Katharine Hayhoe will team up with A Rocha and Regent College to present Earthkeeping: A Climate for Change at the Chan Centre May 7. The event is sponsored by a wide range of groups, including the David Suzuki Foundation, Clean Energy BC and the Pacific Institute for Climate Solutions.

Here is a portion of what Lloyd Mackey wrote about Hayhoe on Church for Vancouver when he interviewed her before she lectured at Trinity Western University last fall:

Hayhoe, a Canadian, is a climate science professor at Texas Tech University. Her husband, Andrew Farley, is an evangelical pastor in Lubbock, where TTU is located, and a teacher at the school. They recently co-authored A Climate for Change: Global Warming Facts for Faith-based Decisions.

On her website, Hayhoe says: “I don’t accept global warming on faith: I crunch the data, I analyze the models, I help engineers and city managers and ecologists quantify the impacts. The data tells us the planet is warming; the science is clear that humans are responsible; the impacts we’re seeing today are already serious; and our future is in our hands.

Go here for the rest of the story.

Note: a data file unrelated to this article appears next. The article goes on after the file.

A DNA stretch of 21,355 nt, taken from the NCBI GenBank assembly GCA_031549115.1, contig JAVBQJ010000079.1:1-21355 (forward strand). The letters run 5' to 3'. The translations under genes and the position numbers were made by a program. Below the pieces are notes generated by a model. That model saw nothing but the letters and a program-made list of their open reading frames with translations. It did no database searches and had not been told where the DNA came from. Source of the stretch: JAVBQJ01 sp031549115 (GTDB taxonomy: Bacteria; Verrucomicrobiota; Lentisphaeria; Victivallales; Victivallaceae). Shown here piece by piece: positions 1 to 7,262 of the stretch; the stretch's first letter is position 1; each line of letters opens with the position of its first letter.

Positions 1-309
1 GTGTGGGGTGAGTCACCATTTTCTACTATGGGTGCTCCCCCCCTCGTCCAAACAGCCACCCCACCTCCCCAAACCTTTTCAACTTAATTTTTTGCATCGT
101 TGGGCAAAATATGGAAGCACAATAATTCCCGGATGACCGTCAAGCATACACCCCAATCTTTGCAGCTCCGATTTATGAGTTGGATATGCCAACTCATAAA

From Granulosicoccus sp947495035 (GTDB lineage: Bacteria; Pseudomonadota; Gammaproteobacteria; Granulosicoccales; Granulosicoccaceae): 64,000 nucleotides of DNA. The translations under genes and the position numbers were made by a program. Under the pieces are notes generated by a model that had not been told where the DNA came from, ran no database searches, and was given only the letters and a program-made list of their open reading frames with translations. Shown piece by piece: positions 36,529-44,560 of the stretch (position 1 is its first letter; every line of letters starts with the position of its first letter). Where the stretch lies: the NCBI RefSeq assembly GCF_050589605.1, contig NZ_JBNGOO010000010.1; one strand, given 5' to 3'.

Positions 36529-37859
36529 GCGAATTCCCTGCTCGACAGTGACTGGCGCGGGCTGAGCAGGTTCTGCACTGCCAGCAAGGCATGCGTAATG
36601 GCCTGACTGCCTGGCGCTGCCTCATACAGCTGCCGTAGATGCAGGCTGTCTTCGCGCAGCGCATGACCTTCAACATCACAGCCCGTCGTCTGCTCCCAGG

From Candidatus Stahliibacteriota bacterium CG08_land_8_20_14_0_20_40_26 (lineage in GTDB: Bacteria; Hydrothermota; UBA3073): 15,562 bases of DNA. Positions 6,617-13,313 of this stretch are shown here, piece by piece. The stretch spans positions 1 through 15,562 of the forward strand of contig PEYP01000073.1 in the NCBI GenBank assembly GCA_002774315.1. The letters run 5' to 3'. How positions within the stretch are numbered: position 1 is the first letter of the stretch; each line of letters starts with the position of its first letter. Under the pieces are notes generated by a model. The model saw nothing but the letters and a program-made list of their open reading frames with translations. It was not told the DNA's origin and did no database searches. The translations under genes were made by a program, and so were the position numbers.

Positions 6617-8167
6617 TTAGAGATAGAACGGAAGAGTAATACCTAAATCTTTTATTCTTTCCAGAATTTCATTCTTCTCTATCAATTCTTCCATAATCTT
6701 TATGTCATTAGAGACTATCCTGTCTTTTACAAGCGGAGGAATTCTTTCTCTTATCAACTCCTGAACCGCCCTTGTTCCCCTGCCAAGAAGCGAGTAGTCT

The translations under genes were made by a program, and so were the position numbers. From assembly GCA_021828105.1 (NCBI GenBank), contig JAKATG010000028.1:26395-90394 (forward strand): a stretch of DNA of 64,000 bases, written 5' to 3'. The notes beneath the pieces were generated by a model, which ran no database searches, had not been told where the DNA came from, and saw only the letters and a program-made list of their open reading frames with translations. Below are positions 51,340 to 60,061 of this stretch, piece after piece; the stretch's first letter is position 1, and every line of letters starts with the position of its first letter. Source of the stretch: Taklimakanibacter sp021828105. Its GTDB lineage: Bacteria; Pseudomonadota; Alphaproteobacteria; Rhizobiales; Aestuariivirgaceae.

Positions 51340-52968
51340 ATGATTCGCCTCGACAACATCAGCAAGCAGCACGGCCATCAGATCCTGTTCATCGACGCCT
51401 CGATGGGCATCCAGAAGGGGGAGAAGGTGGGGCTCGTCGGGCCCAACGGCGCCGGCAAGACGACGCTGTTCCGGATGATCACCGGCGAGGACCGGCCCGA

Hayhoe will also take part in Regent College’s Pastors and Church Leaders’ Conference: Holy Ground: Answering God’s Call to Creation Care May 5 – 8.

She will be joining Ed Brown (Lausanne Movement; pastor, author), Leah Kostamo (A Rocha Canada), Peter Harris (A Rocha International), Terry LeBlanc (North American Institute for Indigenous Theological Studies), Jonathan Moo (Whitworth University), Loren Wilkinson (Regent College), Jonathan Wilson (Carey Theological College), and Chris Wright (Langham Partnership).

Moving Forward on Climate Change

A day of “of learning, sharing stories and developing strategies to create climate justice” will take place at Northwood United Church this Saturday (April 11). These are some of the questions they will be asking at Wellspring: Moving Forward on Climate Change:

* How can we as congregations help put an end to fossil fuel dependence?
* How does climate change affect our local and global communities?
* How do we go beyond efficient lightbulbs and re-usable grocery bags to make a lasting and deep change?

Creation Care Prayer Walk
Members of Tenth Church and First Baptist will go on a Creation Care Prayer Walk May 1, leaving from Tenth at 7 pm, crossing the Cambie Street Bridge and arriving at First about 8:30 for refreshments.